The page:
An exercise often employed in creative writing workshops is the “write a story about an image” assignment. Usually this involves the professor fanning out a collage of photos—magazine cutouts, personal snapshots, etc.— for students to flip through until the muses sing to a particular image. The student then claims it, takes it home and writes his/her inspired story.
This past winter, NPR did something similar in their Three-Minute Fiction Round Three contest. They provided writers with a photograph: a newspaper left open on a café table. Over 3,000 stories were entered. The way I see it, that’s 3,000 different fictional lives lived in the same 350 mega-pixel dimension. They say a picture paints a thousand words, but this is proof that a thousand words could be the illumination of a picture.
In contests, there is only one winner, a handful of runners-up, and a baker’s dozen of finalist, but I think it would be wonderful to have all 3,000 three-minute fiction entries bound up together with the inspirational picture on the cover, so readers could turn back to it at every story and see the varying creative worlds, dreams and emotions found therein. What would we find in that rainbow of stories? Would it surprise us to read that a writer in Maine crafted an almost identical story to a writer in London? Or would that only solidify us as global community of writers—to know we are kindred in heart though we’ve never met and never will.
My husband and I are photography enthusiasts. He finds inspiration in geometric patterns and nature. (A science guy.) I’m partial to images of people…because people have stories. Years ago, at a Martin Luther King Jr. exhibit in Atlanta, a photograph of women and children freedom riders sleeping in a church held me captive for over half an hour, my imagination conjuring the details behind each weary face. It still lingers in my mind. I think of those people as the characters I envisioned that day, though I know they were of my own making. Nonetheless, the emotive quality of the image is powerful.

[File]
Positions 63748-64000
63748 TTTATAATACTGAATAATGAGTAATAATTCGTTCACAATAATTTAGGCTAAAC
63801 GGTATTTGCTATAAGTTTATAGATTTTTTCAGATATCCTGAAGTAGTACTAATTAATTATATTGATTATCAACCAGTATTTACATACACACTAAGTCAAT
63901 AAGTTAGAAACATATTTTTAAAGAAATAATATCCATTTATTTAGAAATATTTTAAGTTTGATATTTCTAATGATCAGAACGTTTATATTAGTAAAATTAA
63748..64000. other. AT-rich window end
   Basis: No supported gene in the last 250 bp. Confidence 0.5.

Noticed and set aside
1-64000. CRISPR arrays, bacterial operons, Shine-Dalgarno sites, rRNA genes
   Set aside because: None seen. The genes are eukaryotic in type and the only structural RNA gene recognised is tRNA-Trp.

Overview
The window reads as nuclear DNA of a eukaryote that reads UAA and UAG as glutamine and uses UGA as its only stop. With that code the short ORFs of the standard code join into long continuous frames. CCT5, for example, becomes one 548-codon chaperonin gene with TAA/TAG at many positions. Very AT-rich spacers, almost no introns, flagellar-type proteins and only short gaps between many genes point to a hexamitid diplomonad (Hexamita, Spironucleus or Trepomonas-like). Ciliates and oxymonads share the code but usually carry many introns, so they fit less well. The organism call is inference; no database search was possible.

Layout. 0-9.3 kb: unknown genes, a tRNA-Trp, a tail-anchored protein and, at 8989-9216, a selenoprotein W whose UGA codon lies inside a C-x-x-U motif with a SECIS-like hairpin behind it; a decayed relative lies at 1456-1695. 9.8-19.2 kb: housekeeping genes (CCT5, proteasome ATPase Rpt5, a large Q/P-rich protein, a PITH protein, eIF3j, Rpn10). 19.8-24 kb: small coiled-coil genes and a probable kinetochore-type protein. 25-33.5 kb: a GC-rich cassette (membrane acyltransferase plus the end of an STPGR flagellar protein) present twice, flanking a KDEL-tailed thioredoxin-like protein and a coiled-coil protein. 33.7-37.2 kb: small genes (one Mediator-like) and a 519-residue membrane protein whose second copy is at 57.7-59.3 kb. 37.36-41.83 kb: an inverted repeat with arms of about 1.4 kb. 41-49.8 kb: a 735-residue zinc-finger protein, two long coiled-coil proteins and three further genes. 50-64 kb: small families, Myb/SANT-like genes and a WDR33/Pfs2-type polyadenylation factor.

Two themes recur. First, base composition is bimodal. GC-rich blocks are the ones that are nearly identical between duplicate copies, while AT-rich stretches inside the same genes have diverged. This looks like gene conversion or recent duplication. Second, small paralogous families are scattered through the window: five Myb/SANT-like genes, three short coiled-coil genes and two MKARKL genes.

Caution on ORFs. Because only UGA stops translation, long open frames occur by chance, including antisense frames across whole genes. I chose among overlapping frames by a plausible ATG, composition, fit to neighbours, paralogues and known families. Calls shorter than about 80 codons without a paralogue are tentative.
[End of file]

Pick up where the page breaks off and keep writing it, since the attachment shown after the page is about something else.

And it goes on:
I subscribe to the National Geographic Picture of the Day because, let’s face it, nobody does it better than them. So each morning, I’m greeted by a beautiful, color-saturated image of a boy in Bangladesh, a fieldworker in Rwanda, a tropical frog in the Amazon and so forth. Brilliant photographs that always give me good pause and remind me that the world outside my writing office is broad, wondrous and full of beauty.
Yesterday, I received this image and my brain spun into storytelling mode. So earthy, real and lovely, I immediately heard character voices. I decided to exercise my creative muscles and play my old professor’s game incorporating the NPR rules of three minutes or less. So here’s under a thousand words to paint a picture.
The photograph is titled Bride, Havana, Cuba. I’ve titled this short-short:
To the Groom, Havana, Cuba.
Don’t be fooled. I didn’t raise a docile lamb waiting around for the butcher’s blade. Hurt her and you’ll answer to me. I warn you, I’m old as sin. I’ve seen things in my time that would make you cover your ears, shake your head, and try to hide from the truth, run from history. But there’s no running. Not from me. I’ve been here so long, even the dust asks me where it blew from. And I tell it not where but whom. The Fernández boys working at the Hotel Nacional shot through the guts in 1946. One. Two. Three. The Garcias, twelve generations in Havana, packed up and gone by New Year’s 1960. Crumbs of living left in the floorboards. My only son and his wife burnt to cinders in their car. We buried the bones in 1984. Dust, dust, dust. It’s hard—being made of perennial stuff. You watch all the blooms wither and blow off, but you stay on through the winter freezes and summer droughts, season upon season, year after year. Your roots are hearty no matter what shows above ground. And she’s just like me. My granddaughter. All white and young like a lily opened to the sky. You mess her up, you break her heart, and I don’t worry for her. She’s strong. She’ll live. She’s made of me. I worry for you. You think I blink anymore at the mewling of sheep at slaughter? You think I flinch when the blood lets on my bare feet, when the muscles twitch, when the eyes flicker? No one lives on air and hope. It doesn’t sustain. Blood and flesh. I watched five husbands die. Loved them all. Some more than others, but I was faithful to each heartbeat. Their ashes drift on the ocean wind to Venezuela, Mexico, America and yes, some stayed right here. I walk on them every day. I breathe them in and out, all five at once. She’ll outlast you. She’ll have your children who’ll live a spell, and she’ll go on. Just like I did. You pack mud in the cracks of your heart and soon enough time bakes it tough as brick. But promise me one thing, if I’m not here when she needs me most, if my bones crumble to dust in the lambs wool, promise to take care of her. Love her. Because she’s strong. Because she’s all of mine that’s left.
Oh, that was too much fun! A quick creative writing sprint to get the blood flowing. I may have to do this again in another week’s blog post. I hope you enjoyed reading this. Now I’m off to work!
Yours truly, Sarah